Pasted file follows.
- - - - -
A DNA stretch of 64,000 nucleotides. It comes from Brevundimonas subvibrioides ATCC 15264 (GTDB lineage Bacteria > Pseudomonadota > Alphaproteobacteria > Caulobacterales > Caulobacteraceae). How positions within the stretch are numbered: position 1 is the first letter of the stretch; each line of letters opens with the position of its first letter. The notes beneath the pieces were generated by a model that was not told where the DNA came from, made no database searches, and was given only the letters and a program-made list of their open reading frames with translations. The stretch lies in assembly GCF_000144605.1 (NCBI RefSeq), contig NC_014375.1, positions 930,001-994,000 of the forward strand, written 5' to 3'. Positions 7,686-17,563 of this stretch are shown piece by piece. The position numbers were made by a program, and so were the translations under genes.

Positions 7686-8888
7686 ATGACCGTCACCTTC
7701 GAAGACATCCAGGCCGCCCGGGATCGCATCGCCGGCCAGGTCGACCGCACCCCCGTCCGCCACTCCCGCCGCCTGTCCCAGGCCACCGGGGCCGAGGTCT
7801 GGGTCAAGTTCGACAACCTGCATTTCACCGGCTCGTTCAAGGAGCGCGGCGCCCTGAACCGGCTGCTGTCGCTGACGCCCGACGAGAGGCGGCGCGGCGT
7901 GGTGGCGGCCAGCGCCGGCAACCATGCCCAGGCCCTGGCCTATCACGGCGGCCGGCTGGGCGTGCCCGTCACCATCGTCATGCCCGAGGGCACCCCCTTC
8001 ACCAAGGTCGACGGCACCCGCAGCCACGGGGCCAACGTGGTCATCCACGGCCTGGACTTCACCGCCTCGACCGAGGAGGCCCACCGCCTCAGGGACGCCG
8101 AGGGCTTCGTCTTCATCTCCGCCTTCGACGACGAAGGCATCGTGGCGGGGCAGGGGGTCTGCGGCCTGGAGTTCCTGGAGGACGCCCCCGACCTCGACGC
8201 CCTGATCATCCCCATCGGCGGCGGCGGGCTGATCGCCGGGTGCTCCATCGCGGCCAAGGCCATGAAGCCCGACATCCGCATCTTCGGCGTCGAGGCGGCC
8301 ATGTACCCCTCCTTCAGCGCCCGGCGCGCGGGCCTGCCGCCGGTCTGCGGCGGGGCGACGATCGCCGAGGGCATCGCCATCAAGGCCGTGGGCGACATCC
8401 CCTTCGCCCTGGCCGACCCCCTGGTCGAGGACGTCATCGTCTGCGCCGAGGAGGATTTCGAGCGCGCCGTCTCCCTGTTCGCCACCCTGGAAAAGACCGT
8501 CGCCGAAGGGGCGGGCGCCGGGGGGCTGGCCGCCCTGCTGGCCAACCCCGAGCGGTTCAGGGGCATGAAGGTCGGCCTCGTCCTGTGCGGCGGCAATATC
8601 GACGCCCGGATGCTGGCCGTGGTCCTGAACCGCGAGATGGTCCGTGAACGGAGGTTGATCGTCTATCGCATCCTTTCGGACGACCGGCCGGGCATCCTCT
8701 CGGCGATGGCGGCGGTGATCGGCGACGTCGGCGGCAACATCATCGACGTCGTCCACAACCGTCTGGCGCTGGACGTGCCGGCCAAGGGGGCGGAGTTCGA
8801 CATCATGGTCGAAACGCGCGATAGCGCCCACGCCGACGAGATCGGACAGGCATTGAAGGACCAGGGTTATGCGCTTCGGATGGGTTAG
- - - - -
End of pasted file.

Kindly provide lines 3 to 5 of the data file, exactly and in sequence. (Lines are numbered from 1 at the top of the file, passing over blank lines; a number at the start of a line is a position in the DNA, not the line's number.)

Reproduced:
7686 ATGACCGTCACCTTC
7701 GAAGACATCCAGGCCGCCCGGGATCGCATCGCCGGCCAGGTCGACCGCACCCCCGTCCGCCACTCCCGCCGCCTGTCCCAGGCCACCGGGGCCGAGGTCT
7801 GGGTCAAGTTCGACAACCTGCATTTCACCGGCTCGTTCAAGGAGCGCGGCGCCCTGAACCGGCTGCTGTCGCTGACGCCCGACGAGAGGCGGCGCGGCGT